"I clung to him as I clung to the rock when the surging waves pulled at me and I thought I was going to drown. When we reached a climax simultaneously, I bit his lip; and the taste of blood was bittersweet on my tongue."

"Isn't that beautiful?" Maxine asked.

"Havelock Ellis," I murmured.

"Yeah," Maxine said, "Rorik has a touch of the poet in him. He takes her to his country, Hordaland - that 's in Norway - and gives her a beautiful fur coat. Here, I'll read you about it."

"He removed the wrappings and unrolled a magnificient white fox cape. The skins had been meticulously sewn together to bring out the full beauty of each pelt. It was shaped to fit the shoulders, not just be wrapped around the body; and when Rorik draped it over me, it hung to my feet. Two intricately wrought brooches held it together at throat and breastline. In addition, it had a hood that fit loosely but securely over my head. I could scarcely articulate my admiration for the soft beauty of it. I had never seen such luxury."

"Sounds like the Saks catalogue," I said.

"Then on her wedding night, the second wedding, the big one in Hordaland - the first was just on shipboard - Tara finds out that Rorik has two other wives, and she is caught between revulsion and desire."

"It's always a dilemma," I said. Maxine looked a little caught herself.

"Well, it's the custom," she said. "They're still heathens. There a lot of interesting Viking customs in the book. It's very authentic. But naturally Tara is aghast." Maxine picked up the book again. "As long as you have two wives, she tells him, 'I will not be your third.' He gives her a look of savage desire and rips her chemise from neck to hem! Oh, it would send shivers up your spine," Maxine said, giving a little shudder. "But eventually he sends his other two wives away because he really loves Tara and she gives him a son and also a daughter. Twins, like was prophesied.Tara has never known such happiness. She learns the language and she is loved by the people. But Rorik has an evil brother who wants the throne. One day in the woods he tries to rape Tara."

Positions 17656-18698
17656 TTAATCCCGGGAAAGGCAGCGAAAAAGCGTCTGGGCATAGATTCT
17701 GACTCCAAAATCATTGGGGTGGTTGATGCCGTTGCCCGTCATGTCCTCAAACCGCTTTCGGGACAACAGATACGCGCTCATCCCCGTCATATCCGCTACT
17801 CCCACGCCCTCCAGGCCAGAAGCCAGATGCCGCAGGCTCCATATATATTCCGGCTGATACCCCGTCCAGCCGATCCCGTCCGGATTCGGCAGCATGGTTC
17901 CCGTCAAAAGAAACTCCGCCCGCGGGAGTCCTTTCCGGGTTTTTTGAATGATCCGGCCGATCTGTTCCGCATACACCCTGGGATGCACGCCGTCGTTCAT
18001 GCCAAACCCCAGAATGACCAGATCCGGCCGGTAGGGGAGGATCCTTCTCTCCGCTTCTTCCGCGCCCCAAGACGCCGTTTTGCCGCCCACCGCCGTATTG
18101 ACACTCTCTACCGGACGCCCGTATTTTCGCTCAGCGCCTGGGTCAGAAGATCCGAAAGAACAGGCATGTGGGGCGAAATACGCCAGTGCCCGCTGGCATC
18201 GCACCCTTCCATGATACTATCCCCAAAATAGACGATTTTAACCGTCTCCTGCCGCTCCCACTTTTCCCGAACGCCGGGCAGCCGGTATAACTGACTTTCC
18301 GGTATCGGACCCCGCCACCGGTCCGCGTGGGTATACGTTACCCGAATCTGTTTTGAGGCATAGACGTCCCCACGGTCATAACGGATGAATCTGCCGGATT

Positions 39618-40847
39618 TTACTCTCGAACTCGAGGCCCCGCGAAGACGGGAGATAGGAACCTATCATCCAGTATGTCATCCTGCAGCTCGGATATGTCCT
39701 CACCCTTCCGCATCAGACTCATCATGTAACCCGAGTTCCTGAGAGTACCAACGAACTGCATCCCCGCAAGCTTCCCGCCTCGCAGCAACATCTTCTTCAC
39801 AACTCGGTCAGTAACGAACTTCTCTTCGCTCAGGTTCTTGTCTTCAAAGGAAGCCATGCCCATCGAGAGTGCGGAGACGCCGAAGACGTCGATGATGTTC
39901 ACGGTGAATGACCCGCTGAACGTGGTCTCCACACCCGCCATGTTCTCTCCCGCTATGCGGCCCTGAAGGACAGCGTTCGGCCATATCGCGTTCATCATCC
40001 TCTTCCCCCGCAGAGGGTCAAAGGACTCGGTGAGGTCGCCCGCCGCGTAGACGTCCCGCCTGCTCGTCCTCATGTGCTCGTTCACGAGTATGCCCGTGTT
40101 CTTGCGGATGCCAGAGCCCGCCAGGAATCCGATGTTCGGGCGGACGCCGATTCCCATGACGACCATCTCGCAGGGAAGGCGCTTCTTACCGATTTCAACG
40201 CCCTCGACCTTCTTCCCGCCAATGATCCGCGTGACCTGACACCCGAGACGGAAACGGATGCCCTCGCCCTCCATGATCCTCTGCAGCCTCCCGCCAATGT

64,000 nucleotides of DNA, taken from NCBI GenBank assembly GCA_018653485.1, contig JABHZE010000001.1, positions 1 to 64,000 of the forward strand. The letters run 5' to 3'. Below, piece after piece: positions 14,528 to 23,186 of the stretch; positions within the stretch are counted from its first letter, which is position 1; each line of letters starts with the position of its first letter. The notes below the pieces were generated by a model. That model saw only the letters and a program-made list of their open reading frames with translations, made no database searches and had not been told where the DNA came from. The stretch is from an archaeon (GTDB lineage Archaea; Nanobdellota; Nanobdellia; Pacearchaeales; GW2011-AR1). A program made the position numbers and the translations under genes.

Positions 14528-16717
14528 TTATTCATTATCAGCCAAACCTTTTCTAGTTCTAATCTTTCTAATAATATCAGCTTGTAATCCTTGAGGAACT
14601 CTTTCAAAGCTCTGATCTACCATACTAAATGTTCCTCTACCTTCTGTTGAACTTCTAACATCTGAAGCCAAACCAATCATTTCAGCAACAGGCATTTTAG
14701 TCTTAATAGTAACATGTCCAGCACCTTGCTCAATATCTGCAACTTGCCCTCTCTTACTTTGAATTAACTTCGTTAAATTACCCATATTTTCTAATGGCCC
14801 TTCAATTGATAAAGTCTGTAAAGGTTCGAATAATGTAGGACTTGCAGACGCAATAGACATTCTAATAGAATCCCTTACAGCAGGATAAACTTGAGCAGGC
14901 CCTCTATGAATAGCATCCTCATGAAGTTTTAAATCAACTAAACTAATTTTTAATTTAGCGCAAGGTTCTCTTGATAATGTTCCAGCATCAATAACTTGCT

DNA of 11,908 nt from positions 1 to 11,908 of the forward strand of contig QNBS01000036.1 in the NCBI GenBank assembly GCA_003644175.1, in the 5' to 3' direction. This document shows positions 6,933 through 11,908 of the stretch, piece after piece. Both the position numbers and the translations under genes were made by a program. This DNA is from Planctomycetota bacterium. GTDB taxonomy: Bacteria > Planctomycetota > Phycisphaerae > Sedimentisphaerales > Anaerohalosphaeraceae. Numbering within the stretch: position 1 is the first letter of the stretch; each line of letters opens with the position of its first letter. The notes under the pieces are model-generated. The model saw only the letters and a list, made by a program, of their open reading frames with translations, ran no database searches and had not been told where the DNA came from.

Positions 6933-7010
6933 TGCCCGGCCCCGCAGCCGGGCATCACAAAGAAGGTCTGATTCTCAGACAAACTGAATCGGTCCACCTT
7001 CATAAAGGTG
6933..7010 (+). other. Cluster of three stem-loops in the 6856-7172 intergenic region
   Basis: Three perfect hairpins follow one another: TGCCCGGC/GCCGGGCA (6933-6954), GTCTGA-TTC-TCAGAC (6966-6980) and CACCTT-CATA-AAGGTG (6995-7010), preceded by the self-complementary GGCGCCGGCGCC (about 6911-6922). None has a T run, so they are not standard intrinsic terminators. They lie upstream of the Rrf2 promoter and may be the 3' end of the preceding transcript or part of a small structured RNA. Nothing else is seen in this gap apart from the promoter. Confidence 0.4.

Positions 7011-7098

"Sounds like Hamlet, " I said. "Those Scandinavians are all alike. Must be the long winter nights.When they're not filled with lust, they're conniving for power."

"Yeah, Hamlet," Maxine said. "Well, Barbara Ferry Johnson - she wrote it - teaches English in South Carolina. She wrote Delta Blood, too. That was wonderful."

"Well, maybe it's the hot, tempestuous summers in Myrtle Beach," I said. Maxine gave me a quizzical look.